Strengthening Constitutional Self-Government

No Left Turns

A Human Person, Actually

Here’s my appreciation of Robby George’s powerful defense of the embryo as a being with rights.

Discussions - 8 Comments

A great little review, Peter, although it should have been titled, "Horton heard a Who, not a What."

In the last paragraph, you say, "If George and Tollefsen are at all convincing, then decisions concerning laws that protect the unborn should be up to our legislatures." Agreed, in that I fully agree that the moral uncertainty of the "not sure if it's a human (person) or not" stance more logically suggests restricting abortions and embryo destroying research than the granting of abortion rights (esp. by judicial mandate, but with this politically disturbing add-on: if George abd Tollefsen are not just "at all convincing," but are "quite convincing," as your reveiw really indicates they are, your Who-What philosophical quibble aside, then decisions concerning laws that protect the unborn shouldn't be up to the legislatures. Rather, they should be encased in the Constitution by amendment.

I agree with what you've said elsewhere that social conservatives should not seek to appoint judges who interpret the Constitution by way of the natural law that lies beyond it,(even if it really does so!) so that the 14th comes to be interpreted as protecting the right to life of the embryo, but it is only consistent to say that, given the unlikely possibility of winning an amendment-passing supermajority on this, we ultimately aim to get this into the Constitution.

The stuff on Kant really gets to the heart of the matter--the distinction between persoonhood and human being-ness is borne out of the project of reconciling radical autonomy and scientific determinism--i.e. the reduction of nature to an object of mastery and the dignity of our status as masters. But notice how the terms of the debate have muddled our view: left leaning materialists have a hard time denying that the embryo is a full human given their tendencies towards a bio-reductionism but conservatives also often struggle since they, contra reductionism, deny that fully present bio-architecture is what accounts for us being human in the first place. What we need is an account of the embryo that captures it as a stage of human development and its full humanity without ignoring the real phenomenological distinctions between embryos and fully formed humans.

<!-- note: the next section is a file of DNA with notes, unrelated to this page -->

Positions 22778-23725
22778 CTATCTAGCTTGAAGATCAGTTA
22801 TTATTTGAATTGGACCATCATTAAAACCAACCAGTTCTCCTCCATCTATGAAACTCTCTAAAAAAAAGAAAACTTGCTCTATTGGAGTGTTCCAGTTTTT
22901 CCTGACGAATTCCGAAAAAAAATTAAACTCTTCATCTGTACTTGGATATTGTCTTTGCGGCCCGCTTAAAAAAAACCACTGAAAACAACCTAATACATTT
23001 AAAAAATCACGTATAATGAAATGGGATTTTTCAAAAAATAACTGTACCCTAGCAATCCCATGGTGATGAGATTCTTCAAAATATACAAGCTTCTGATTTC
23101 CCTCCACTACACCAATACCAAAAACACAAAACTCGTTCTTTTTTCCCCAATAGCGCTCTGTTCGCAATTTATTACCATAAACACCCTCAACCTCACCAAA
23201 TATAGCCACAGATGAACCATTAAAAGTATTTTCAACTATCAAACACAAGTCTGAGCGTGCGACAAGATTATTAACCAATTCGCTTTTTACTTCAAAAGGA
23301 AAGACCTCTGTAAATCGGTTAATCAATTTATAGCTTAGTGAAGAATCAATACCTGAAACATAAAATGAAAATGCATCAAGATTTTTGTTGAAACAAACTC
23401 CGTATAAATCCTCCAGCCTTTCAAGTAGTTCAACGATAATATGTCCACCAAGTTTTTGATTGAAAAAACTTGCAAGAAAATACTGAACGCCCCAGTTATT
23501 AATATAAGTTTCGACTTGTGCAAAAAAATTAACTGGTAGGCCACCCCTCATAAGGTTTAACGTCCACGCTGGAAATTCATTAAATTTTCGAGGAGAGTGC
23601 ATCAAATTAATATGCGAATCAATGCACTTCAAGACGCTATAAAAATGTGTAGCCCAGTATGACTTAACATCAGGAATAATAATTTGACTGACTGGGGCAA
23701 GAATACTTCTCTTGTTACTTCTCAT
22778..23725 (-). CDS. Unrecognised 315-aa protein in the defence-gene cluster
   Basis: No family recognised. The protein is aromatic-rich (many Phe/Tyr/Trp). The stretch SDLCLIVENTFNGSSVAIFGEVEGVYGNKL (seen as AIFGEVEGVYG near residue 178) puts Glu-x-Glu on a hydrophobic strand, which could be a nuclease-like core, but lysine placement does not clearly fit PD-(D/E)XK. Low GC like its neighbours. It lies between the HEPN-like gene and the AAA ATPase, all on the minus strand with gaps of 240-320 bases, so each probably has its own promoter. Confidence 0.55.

Carl--reversing ROE opens the way for moral deliberation that might reach Robby's conclusion. That would produce either really tough laws or an amendment or both. I was trying to lead skeptical readers to see that--even if you agree w Ivan's last couple of sentences as very reasonable reservations to Robby's hyper-certainty [which would make killing embryos murder in the first degree]--Robby's case is powerful--that is, rational enough to do ROE in.
By the way, the journal didn't want explicit reference to the case in the review as too devisive and the last par. is a watered down and vague version of the original.

Right, Robby's argument strikes me as more than persuasive enough to do that...however, I do tend to think that the "hypercertainty" you refer to actually undercuts this reasonableness and turns a lot of folks off.

Very odd, methinks, of the good ship City Journal. I mean, if you're going to feature the likes of Lawler and George in your pages, have the decency to present them to your readers in their non-diluted/non-obscured version. I'm sure the readership that can handle T. Jacoby v. H. McDonald on immigration, or Malanga v. vouchers on education, can also handle the fact that something called Roe v. Wade exists, and that social conservatives would like to do more than simply overturn it if they convince their fellow citizens.

And Ivan, yes, hypercertainty on the questions of 1) abortion being first-degree murder, and 2)of the application of full human/constitutional rights to embryos,(not sure, BTW, if G and T do the latter) is problematic, but as far as the embryo's human status, well, count me in the hypercertainty camp. And count me as thankful that on such issues, some social conservatives are presenting the "science says" case. If anything, I think it is conservative timidity in stating that case that has been worse than conservative hypercertainty. That is, for those for whom the "uncertainty about what is" stance isn't likely to budge, we can use the argument I mention above, but the problem is that if the "science/logic says" arguments are seldom seriously and forcefully presented, many pro-choicers convince themselves that the uncertainty stance is the only reasonable and/or scientific one. And then you're in for being castigated as anti-science, or in academic circles, as a (gasp!) public reason abuser.

Or called a 'religious nut' or something similar even though you never use religion to back up your arguments.

The science/logic argument against abortion has been forcefully used, even in Congress, but it doesn't get much media play.

And I certainly agree there's a big inconsistency in the CITY JOURNAL wanting to highlight the embryo book but not take a clear stand against ROE. I guess, meaning guess, that it's a residue of big-tent Giulianism, which did reign supreme in those parts for a while.

Carl and Peter,

I agree that the science is on Robby's side and I'm with you on the issue of the human status of embryos. The limited, pragmatic point I was making is that even those who generally agree with those premises often take the "absolute right" hypercertainty, as Peter decribes it, to be a flight from reason that relies on religious sustantiation versus rational evidence.....and the hyperbolic legal inferences they then draw (which are in fact often unreasonable) are similarly counterproductive as well

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